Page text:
Once you’ve got a few potential players together (who have hopefully each played through the Player’s Book if they’re new to the game), it’s time to move on to the Dungeon Master’s Book. Now it’s time to divide up the group, with one person taking over as Dungeon Master while the others (anywhere between 2 and 5) draw up characters and dive into the dungeon. There are 21 pages of simplified, fast-track instructions and rules for the DM, followed by the actual adventure consisting of seven combat encounters and a skill challenge (talking to a dragon!). The finale includes instructions for leveling up the heroes and moving on to further adventures, which leads appropriately into the next section, “Creating Adventures.” The rest of the book is rounded out by a menagerie of monsters and rewards, along with a brief introduction to the Nentir Vale, a sort of hub for Dungeons & Dragons printed adventures.
To play the Dungeon Master’s Book adventure, all you’ll need are the items included in this set. Each encounter has a miniature map laying out the battleground that corresponds to sections on the double-sided battle map. Like other D&D maps, this one looks great. One side is a full dungeon while the other features a wooded pathway and monster lair. To represent the heroes and monsters involved in these (and any other) encounters, you’ve got a full sheet of double-sided tokens that give you a nice selection of creatures. Potential hero tokens are ringed in green or red so you can easily find them, while the monsters even have little numbers for ease in battlefield bookkeeping! The books will instruct you on how to fill out your character sheets, and how to choose power cards relating specifically to your class and race. Last, but never least, are the dice to represent the intrinsic randomness in fighting and testing your skills.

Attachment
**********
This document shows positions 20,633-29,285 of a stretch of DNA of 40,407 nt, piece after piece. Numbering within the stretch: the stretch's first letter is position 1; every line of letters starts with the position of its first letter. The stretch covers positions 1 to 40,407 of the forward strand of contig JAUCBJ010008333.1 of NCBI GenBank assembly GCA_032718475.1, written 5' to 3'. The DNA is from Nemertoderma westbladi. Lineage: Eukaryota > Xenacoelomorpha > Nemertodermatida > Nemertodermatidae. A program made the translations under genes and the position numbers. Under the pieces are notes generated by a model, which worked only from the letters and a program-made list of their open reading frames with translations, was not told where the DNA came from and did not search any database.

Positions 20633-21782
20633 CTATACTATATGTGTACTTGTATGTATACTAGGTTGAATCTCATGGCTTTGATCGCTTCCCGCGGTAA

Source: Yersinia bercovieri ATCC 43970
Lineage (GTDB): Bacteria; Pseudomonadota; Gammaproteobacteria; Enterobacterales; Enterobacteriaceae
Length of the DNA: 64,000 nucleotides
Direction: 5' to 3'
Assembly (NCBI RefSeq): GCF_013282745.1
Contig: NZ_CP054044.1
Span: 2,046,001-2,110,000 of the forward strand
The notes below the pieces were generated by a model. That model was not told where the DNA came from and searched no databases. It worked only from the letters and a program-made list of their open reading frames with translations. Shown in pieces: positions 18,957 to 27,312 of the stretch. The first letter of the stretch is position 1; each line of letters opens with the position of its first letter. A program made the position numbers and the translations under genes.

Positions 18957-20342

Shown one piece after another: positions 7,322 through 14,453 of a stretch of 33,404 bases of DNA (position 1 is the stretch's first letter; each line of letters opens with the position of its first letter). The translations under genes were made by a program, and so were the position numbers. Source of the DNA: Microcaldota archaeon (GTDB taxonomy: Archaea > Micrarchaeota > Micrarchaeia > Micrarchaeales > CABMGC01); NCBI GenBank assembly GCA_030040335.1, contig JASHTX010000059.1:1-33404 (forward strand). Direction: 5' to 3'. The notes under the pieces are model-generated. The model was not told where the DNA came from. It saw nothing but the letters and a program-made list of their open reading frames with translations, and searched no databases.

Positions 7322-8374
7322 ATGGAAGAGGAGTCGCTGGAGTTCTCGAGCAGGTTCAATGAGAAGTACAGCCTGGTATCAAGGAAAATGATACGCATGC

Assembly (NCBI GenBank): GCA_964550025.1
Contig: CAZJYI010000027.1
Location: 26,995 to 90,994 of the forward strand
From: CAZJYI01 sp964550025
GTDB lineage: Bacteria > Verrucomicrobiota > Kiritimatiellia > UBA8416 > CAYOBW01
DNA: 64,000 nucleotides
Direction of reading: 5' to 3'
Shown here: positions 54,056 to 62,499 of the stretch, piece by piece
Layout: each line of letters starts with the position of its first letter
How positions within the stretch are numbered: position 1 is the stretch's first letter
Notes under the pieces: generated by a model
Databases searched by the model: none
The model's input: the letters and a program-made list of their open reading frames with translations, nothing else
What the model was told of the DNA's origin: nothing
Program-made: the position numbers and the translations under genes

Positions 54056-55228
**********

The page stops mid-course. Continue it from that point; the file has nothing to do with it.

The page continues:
The Fantasy Roleplaying Game Starter Set really does have something for everyone. It’s an absolutely invaluable resource for teaching and learning the game, but gaming groups of any experience level will find plenty of use for the map and tokens. All of the printed materials are very high quality, with fine glossy finishes on everything except the power cards and character sheets. The Starter Set is available in gaming stores everywhere, and with an MSRP of $19.99 it’s perfectly priced to get you and friends playing in no time!
Review and Photos by Scott Rubin
Review Sample Courtesy of Wizards of the Coast
Re: Dungeons & Dragons Fantasy Roleplaying Game Starter Set
Awesome! My girlfriend and I just got into the 4th edition with another couple who've been playing for a long time. We've literally just started, but so far it's been a blast and it is a lot easier to learn than I'd ever anticipated. I thought it was just because I have some experience playing RPG video games, but my girlfriend picked up just as quickly. Fun, fun game, and having our friend as the DM is great, she's a really creative person and as long as we don't break the game she'll let us really use our imaginations to get things done.
Re: Dungeons & Dragons Fantasy Roleplaying Game Starter Set
That's awesome! I've been into RPGs for a long time, but my wife hadn't ever really played until we tried out some 4th Edition beginner adventures and she had a great time! I think one of the best aspects of the current system is how easy it is for new players to pick it up and have fun at the same time. I remember trying to get her into 3.5 and the startup/character generation was just so beastly. The Red Box goes even farther by letting a new player learn and play at the same time with the Choose Your Own Adventure segment!
Originally Posted by wesitron